the codist - programmerthink

Programmers Should Not Test Their Own Code

Published: 02/05/2013

I should just leave the title as the whole post, as it's a mantra I've had since I started programming as a job, but what would be the fun in that?

Now I am not talking about unit testing, or small testing, or whatever you consider the day to day making sure every line of code or method does the right thing. I mean testing the application from the user or system level (if it's not user facing).

Testing an application, particularly if it is user facing as most of my 3 decades of work has been, is a discipline all by itself. It is not programming. Likewise programming is nothing like testing either. To think that one person can professionally do both is to denigrate each.

As a programmer I live in the application every day, running things constantly as I ensure that what I just wrote does what I intend. I might only run a small portion of the application or even just a single test structure. I might run a basic scenario. But there is no way any of this can be construed as testing the application itself.

Now our CTO refuses to hire any more people who do testing and emphasizes that developers should develop and test their code as well, and I can't understand this at all. It's a bad idea that will only lead to more and more broken software. It's like expecting the architect to also construct the building, or the race car driver to build the tires. Like the biblical quote where you can't serve both God and money, to be a good developer precludes having the insight and discipline to properly test an application.

I learned early the value of a good tester during the development of Deltagraph in 1988-1993. We had someone who was patient enough to repeat the same things day after day, to try the non-obvious things, to push the application in directions it was not intended to go, and never to accept our assurances that we had fixed something. The publisher also had someone very similar, and between the two of them the application was very stable and fairly light on issues despite the enormous number of features and code size.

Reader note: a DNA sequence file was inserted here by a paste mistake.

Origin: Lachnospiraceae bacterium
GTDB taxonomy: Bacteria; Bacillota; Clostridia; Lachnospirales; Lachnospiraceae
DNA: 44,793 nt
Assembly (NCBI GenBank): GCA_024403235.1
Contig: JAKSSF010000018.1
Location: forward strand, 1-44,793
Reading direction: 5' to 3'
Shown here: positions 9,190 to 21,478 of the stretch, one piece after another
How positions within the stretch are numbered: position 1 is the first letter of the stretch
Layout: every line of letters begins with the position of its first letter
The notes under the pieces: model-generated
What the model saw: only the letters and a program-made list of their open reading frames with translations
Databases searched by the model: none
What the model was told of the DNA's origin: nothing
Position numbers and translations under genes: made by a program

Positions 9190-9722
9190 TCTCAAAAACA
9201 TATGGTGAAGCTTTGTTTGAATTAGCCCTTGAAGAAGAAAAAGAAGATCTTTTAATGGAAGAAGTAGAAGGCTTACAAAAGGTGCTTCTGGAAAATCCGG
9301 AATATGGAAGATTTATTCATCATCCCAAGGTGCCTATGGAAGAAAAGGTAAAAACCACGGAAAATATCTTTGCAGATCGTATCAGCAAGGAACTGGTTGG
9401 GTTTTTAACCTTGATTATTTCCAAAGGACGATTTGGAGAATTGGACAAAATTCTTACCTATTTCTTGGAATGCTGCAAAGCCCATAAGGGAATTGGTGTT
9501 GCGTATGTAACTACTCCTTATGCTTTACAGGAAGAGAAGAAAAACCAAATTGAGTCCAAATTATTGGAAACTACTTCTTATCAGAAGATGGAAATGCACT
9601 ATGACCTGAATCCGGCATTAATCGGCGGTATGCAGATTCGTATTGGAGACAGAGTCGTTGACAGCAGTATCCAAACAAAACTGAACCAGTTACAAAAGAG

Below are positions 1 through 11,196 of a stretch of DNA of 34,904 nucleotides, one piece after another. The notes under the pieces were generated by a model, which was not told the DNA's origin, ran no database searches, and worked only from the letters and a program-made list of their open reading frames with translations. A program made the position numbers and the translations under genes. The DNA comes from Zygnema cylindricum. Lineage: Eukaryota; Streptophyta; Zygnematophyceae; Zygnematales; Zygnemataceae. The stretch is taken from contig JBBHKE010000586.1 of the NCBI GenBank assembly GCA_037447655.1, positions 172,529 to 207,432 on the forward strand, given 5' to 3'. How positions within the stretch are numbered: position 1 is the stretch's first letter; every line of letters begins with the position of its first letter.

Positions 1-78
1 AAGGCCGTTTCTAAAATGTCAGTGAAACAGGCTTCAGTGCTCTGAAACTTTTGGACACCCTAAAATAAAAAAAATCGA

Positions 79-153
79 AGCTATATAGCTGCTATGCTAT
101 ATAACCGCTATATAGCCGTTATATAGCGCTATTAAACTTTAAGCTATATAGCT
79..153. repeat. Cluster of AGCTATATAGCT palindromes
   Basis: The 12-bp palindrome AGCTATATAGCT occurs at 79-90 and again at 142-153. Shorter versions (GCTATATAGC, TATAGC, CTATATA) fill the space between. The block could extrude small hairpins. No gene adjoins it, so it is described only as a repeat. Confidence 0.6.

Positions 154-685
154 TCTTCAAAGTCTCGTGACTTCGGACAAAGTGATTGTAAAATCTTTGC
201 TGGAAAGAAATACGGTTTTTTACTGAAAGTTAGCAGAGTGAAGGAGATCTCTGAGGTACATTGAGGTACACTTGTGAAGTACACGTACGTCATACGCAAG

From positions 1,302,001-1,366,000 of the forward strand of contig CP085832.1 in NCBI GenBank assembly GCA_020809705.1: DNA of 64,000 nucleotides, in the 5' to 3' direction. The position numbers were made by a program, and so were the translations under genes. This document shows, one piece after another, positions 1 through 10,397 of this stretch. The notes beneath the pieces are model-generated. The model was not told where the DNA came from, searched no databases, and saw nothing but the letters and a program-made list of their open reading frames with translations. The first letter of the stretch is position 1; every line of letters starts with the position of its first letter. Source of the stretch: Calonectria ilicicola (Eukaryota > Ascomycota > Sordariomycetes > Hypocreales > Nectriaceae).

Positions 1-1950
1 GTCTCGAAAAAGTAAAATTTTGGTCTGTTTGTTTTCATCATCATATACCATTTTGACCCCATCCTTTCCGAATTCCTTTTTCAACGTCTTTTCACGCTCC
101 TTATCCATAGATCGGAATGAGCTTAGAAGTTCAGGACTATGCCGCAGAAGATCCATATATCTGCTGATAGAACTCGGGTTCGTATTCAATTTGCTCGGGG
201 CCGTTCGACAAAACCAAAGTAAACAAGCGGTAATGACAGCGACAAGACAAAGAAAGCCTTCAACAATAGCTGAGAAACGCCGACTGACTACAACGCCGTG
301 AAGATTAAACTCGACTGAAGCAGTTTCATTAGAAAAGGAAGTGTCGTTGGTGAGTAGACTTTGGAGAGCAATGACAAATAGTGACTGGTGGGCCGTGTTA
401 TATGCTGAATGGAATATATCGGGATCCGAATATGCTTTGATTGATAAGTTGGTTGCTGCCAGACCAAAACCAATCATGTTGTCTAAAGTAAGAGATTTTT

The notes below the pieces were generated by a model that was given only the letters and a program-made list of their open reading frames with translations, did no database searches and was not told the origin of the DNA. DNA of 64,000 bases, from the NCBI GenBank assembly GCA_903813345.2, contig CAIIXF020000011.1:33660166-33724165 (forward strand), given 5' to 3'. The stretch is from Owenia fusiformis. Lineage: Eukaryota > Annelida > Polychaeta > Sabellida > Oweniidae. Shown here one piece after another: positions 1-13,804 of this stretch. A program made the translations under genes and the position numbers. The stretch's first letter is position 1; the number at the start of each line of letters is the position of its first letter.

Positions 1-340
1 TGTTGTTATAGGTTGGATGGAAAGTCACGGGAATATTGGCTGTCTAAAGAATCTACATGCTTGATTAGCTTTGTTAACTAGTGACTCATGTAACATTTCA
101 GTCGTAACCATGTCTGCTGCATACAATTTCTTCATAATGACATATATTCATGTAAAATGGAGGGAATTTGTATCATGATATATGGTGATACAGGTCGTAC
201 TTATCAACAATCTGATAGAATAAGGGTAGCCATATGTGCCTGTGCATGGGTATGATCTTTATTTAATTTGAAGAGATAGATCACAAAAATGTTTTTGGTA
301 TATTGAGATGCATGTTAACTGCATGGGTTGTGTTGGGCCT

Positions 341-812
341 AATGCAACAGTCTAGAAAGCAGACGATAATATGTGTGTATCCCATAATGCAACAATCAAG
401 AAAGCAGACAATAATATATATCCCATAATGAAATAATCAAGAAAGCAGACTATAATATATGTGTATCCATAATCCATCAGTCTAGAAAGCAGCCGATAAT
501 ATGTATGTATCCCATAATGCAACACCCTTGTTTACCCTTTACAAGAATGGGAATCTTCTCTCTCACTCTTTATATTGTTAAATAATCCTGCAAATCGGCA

On the other hand I have seen programmers whose concept of testing was try one and done. I've learned a lot through the years on the importance of stepping back and trying to use the application like a user sometimes, but it's not easy to look at it not as a collection of code but as a black box. In addition you run in a debugger and with all sorts of pre-existing files and never in a pristine startup condition. You might not even notice what the other programmers contributed.

When we first showed Trapeze 1.0 at the 1987 Macworld I discovered while doing demos that clicking a certain menu would result in a 1/3 chance of a crash, not a good thing to have in public. After the show I found that running with the debugger moved the app in memory enough that a random pointer dereferenced failed to cause a crash. Remove the debugger and the pointer now pointed to a value that could cause the crash. As a programmer at the time I never thought that testing under a different environment could matter.

Over the years I've seen a lot of programmer tested applications fail miserably because the programmer thought so highly of their code that failure was not an option, and thus testing was unnecessary. Other programmers of lesser ability simply didn't understand what the word "thorough" meant.

The value of a good tester cannot be underestimated. Generally they are disciplined, they like repetition, they refuse to accept that finding no bugs is proof that there aren't any. They will argue with the programmer that something is a bug and should be fixed. Testers should be a bit contentious and even irritating in the face of a lackadaisical view towards problems. They should pound apps with a sledge hammer. Testing is not for the meek. It's not for the unimaginative. It's a skill and a professional arena that needs to be just as important as the programmers, product people, UX designers and others.

As the game company I worked at for a couple years proved, no matter how great your features are, if your app crashes and fails to function, no one will ever see them, and they will stop giving you money. They didn't have a real tester and failed to comprehend that not hiring one or more for that matter even fixing the obvious issues might stem the loss of customers. I fixed what I could but it by the time I got there it was too late.

A (possibly apocryphal) story about Netscape was that they hired 100 engineers before they hired a tester. Seen them around lately?

No matter how careful or artful a programmer might be about small testing the need for big testing is not diminished. Quality applications are built by a combination of skilled people and one of those needed skills is testing.

Go ahead and fire all those testers and see what you wind up with. I just hope you don't work at the bank I have money (not much) at!

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